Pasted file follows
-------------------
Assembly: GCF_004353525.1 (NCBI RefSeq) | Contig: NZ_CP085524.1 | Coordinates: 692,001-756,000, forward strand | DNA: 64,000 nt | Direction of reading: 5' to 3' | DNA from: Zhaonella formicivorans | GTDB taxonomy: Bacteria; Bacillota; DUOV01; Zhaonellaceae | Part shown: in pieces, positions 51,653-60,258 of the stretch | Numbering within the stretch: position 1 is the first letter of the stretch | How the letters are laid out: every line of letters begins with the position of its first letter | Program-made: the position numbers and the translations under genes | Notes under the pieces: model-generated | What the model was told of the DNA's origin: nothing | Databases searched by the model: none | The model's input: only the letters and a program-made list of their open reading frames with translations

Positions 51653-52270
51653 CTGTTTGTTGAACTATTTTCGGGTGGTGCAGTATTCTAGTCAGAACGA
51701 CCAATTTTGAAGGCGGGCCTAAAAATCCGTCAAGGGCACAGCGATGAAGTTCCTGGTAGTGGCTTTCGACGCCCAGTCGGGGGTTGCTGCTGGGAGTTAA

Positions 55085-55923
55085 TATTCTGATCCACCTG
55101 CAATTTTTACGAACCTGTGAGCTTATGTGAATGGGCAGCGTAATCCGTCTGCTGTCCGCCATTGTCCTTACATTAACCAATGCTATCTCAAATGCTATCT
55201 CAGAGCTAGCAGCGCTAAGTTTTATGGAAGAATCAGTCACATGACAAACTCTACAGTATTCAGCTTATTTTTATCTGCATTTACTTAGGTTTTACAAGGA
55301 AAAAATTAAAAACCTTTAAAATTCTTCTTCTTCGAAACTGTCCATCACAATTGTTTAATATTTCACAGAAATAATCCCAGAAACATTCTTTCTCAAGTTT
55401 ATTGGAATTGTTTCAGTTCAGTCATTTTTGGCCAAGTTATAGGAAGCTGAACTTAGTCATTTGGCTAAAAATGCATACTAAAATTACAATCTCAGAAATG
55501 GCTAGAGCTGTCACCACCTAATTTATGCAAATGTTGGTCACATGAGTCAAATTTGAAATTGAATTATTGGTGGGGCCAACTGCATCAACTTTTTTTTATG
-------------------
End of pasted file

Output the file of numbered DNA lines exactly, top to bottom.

Assembly: GCF_004353525.1 (NCBI RefSeq) | Contig: NZ_CP085524.1 | Coordinates: 692,001-756,000, forward strand | DNA: 64,000 nt | Direction of reading: 5' to 3' | DNA from: Zhaonella formicivorans | GTDB taxonomy: Bacteria; Bacillota; DUOV01; Zhaonellaceae | Part shown: in pieces, positions 51,653-60,258 of the stretch | Numbering within the stretch: position 1 is the first letter of the stretch | How the letters are laid out: every line of letters begins with the position of its first letter | Program-made: the position numbers and the translations under genes | Notes under the pieces: model-generated | What the model was told of the DNA's origin: nothing | Databases searched by the model: none | The model's input: only the letters and a program-made list of their open reading frames with translations

Positions 51653-52270
51653 CTGTTTGTTGAACTATTTTCGGGTGGTGCAGTATTCTAGTCAGAACGA
51701 CCAATTTTGAAGGCGGGCCTAAAAATCCGTCAAGGGCACAGCGATGAAGTTCCTGGTAGTGGCTTTCGACGCCCAGTCGGGGGTTGCTGCTGGGAGTTAA

Positions 55085-55923
55085 TATTCTGATCCACCTG
55101 CAATTTTTACGAACCTGTGAGCTTATGTGAATGGGCAGCGTAATCCGTCTGCTGTCCGCCATTGTCCTTACATTAACCAATGCTATCTCAAATGCTATCT
55201 CAGAGCTAGCAGCGCTAAGTTTTATGGAAGAATCAGTCACATGACAAACTCTACAGTATTCAGCTTATTTTTATCTGCATTTACTTAGGTTTTACAAGGA
55301 AAAAATTAAAAACCTTTAAAATTCTTCTTCTTCGAAACTGTCCATCACAATTGTTTAATATTTCACAGAAATAATCCCAGAAACATTCTTTCTCAAGTTT
55401 ATTGGAATTGTTTCAGTTCAGTCATTTTTGGCCAAGTTATAGGAAGCTGAACTTAGTCATTTGGCTAAAAATGCATACTAAAATTACAATCTCAGAAATG
55501 GCTAGAGCTGTCACCACCTAATTTATGCAAATGTTGGTCACATGAGTCAAATTTGAAATTGAATTATTGGTGGGGCCAACTGCATCAACTTTTTTTTATG